The humble 50 point Cadre Fireblade might be the MVP of cheap Leaders, though. His abilities are simple: attach him to a squad of Fire Warriors or Breachers, and get +1 shots on each of their ranged weapons. A unit of Breachers is now dealing 30 shots. In the interests of causing trouble, why not attach 2 gun drones to the leader, and two more to the squad sergeant, which is allowed (realistically you still want a Guardian Drone here, so it’s likely to only be 3 gun drones, but work with me here). Each drone has a twin-linked Pulse Carbine good for 2 shots, which goes up to 3. These aren’t great shots – S5 and no AP, though they do re-roll wounds – but getting 12 of them on top of the 30 from the Breachers’ shotguns might make the difference between forcing a unit to take Battleshock and obliterating them outright.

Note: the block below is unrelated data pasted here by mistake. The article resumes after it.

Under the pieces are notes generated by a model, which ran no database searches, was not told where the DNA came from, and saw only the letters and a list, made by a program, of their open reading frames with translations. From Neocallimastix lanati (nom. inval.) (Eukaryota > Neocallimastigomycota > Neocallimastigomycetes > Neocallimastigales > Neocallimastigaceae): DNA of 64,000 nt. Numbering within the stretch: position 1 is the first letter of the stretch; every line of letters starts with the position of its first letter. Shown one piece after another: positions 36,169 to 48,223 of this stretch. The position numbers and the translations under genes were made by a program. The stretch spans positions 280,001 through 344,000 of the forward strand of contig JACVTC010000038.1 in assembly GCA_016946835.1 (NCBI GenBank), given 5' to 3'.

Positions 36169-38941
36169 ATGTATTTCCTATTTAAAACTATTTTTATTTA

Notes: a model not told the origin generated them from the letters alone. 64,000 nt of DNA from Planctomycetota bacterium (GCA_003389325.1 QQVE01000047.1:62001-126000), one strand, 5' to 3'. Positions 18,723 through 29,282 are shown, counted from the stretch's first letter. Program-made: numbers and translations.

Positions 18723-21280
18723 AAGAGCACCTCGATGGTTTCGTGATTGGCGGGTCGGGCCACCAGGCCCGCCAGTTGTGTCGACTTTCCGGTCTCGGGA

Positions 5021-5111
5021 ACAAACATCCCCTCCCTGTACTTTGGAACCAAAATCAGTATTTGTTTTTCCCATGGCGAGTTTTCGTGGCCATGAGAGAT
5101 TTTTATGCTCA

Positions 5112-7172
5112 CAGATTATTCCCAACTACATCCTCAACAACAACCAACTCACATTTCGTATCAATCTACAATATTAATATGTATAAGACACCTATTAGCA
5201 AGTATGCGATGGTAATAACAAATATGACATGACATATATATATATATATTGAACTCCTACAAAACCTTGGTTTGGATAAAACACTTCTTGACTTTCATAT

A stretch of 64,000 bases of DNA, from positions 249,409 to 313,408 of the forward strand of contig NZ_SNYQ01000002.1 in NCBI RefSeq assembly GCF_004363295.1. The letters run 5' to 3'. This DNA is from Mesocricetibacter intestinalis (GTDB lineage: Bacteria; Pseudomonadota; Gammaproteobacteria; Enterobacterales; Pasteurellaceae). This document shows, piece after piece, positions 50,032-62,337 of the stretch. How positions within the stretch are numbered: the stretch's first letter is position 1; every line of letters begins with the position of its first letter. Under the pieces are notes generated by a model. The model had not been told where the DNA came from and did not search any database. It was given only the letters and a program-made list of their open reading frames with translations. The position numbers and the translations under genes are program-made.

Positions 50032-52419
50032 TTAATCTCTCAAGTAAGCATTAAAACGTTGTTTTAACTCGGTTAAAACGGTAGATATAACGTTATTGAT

Generally speaking, this is just a straightforward port of the 9th edition data sheets, to make them work in 10th. Auras became Abilities, weapons all lost some AP, every unit has a weird little Bit it can do, but mostly it’s the same as before. Fire Warriors are Fire Warriors, Broadsides still chuck rail, and the Ion Cannon on the Hammerhead is never going to get used, even though it’s kind of good now.
The mechanics of the army are all new and very cool – Markerlights and Drones are the biggest changes, which we’ll cover later – but for the most part the datasheets are a direct translation that makes them function under 10th’s overarching framework, and not much more. Given that the T’au Empire codex is on the roadmap for next Spring, making this an even more ephemeral artifact than most codexes already are, that’s probably all they needed to be. It certainly helps that it looks like it’ll be fun as hell to play.
Five Coolest Units